Even those who reviled Thatcher will be moved, appalled and astonished: Dead Sheep at the Park reviewed

Plus: split in half like the atom, Tom Morton-Smith's Oppenheimer  would have twice the force

18 April 2015

9:00 AM

18 April 2015

9:00 AM

Dead Sheep

Park, until 9 May


Vaudeville, until 23 May

Dead Sheep is a curious dramatic half-breed that examines Geoffrey Howe’s troubled relationship with Margaret Thatcher. Structurally it’s a Mexican bean. It leaps all over the 1980s and it keeps shifting genre from cabaret to tragedy via cheesy political satire. Some actors are impersonators, some are caricaturists, some are neither. James Wilby’s study of Howe avoids his personal mannerisms, the pensive shabbiness, the punctilious, worried eyes, and the soft beguiling purr of his vocal chords. Instead Wilby presents him as a bewildered monk tiptoeing around a lion’s den. Steve Nallon does Mrs Thatcher as a drag-queen which looks pretty odd next to Wilby’s straightforward Howe but Nallon is a master vocalist. He gets the intonation just right and with the intonation comes the character. This isn’t just a nannying foghorn but a voice that stretches to the length of a howitzer.

The play’s inspired idea is to bring Elspeth Howe, a philanthropic leftie, into the Thatcher circle. ‘The eyes of an executioner’ is Elspeth’s tart estimate of a woman she loathed but didn’t fear. The two enemies lock horns at a reception where Thatcher calls Elspeth ‘dear’, like a duke addressing a milkmaid, and asks if she understands the phrase, ‘that was a rather rhetorical question’. Elspeth: ‘There’s no such thing as “a rather rhetorical question”. It either is or it isn’t.’ The scene changes to Chevening, in Kent, the 3,500-acre estate which the Howes adored. In swans Alan Clark, seedy, arrogant, over-educated and dressed for dinner. He swills white wine, calls Howe a bore, tosses off a few quotations from Hegel, ogles Elspeth and gets chucked out before the second aperitif can be served. Elspeth claims her second High Tory scalp. These scenes are the play’s finest moments and I urge anyone to see them (and the BBC to film them), because I doubt if I’ll witness two better passages of arms this year.

Tim Wallers overcooks Alan Clark deliberately, and beautifully. And his version of Neil Kinnock is wildly absurd but utterly hilarious. The closing moments of the play tell a story that will never stale. In November 1990 English politics came as close as it has ever come to tragedy in the classic mould: proud tyrant felled by hubris. Even those who reviled Mrs Thatcher (and revulsion was the sentiment she instilled in me) will be moved, appalled and astonished once again by the story of her downfall. I hope the National sends an emissary to Park to polish up this flawed gem and put it in the Olivier.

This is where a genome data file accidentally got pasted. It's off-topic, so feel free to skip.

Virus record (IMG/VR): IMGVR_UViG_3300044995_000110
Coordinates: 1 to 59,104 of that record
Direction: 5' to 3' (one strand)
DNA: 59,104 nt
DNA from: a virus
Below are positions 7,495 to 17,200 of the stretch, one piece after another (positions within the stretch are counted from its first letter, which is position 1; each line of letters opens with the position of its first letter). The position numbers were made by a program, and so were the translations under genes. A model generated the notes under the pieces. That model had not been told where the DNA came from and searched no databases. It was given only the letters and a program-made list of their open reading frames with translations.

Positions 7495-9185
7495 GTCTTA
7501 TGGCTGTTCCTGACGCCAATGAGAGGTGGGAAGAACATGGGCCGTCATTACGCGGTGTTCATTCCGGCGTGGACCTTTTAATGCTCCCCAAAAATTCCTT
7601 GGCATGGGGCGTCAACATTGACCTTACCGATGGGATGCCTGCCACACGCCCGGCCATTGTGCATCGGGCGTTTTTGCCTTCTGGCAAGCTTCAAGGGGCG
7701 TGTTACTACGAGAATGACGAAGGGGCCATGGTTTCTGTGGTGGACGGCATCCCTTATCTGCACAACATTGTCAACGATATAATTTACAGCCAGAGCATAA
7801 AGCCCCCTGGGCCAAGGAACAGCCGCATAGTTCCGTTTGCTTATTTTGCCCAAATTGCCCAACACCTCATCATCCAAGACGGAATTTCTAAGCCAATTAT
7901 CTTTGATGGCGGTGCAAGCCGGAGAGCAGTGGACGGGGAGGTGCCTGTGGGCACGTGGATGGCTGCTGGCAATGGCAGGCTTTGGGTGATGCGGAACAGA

The RSC is the Benefits Street of the acting profession, a clubbable safety-net, a cheerful doss-house that luckier luvvies earning top-dollar in Hollywood always praise to the skies while secretly pitying its itinerant lags. It also creates new plays like Oppenheimer, by Tom Morton-Smith, about the man who gave us nuclear war. The script highlights the difference between proper theatre, which aims to tell a gripping tale with adroit concision, and RSC theatre which aims to keep two dozen thesps busy on stage for the approved span of three hours. The infallible Bard wrote three-hour plays so that must be the right length.

We first meet Oppie, as everyone calls him, in the 1930s. A popular, hard-drinking, womanising brainbox, he hangs around with communists while not quite carrying a card himself. As documentary, the play works well. There are lectures in physics and exponential mathematics that are necessary but unobtrusive. And they aren’t boring either. That’s a big plus. As drama, things are less assured. The first act moves at a steady crawl, the second sags and wheezes. There’s too much of everything: characters, plot-threads, changes of scene, cutely crafted speeches. The thronging personalities feel samey and underdeveloped: stomping colonels, narky scientists, sozzled womenfolk, disillusioned Marxists, homesick Hungarians. And the story-line keeps changing. Can Oppie serve the US military without betraying his old commie chums? Can Oppie build the bomb before the Nazis? Can Oppie road-test his device before the Japs throw in the towel? This deprives the show of focus and leaves us wondering if the author is quite master of his materials.

And the play lacks a true climax. OK, there’s Hiroshima. The largest experiment on human guinea-pigs ever conducted is brought home with some deliciously gruesome details. But making Hiroshima dramatic is like melting butter during a forest fire. Towards the end Oppie vanishes from the story and reappears haunted, stooping and bitter. He makes a final angry speech which ties in rather neatly with a childhood bullying episode he mentioned 63 minutes earlier. This is a perfectly decent show, to be fair, but at three hours it’s obese. Split in half like the atom it would have twice the force.

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Show comments
  • Freddythreepwood

    . ‘These scenes are the play’s finest moments and I urge anyone to see them (and the BBC to film them), because I doubt if I’ll witness two better passages of arms this year.’

    Oh don’t worry. The BBC does not need encouragement to highlight anything that might show the Tories, and particularly Mrs Thatcher, in a bad light. Nor it seems does this reviewer.

  • Freddythreepwood

    Oppenheimer Is not ‘the man who gave us nuclear war’. There has never been a nuclear war. Paradoxically, Oppenheimer’s invention can be largely credited with preventing it.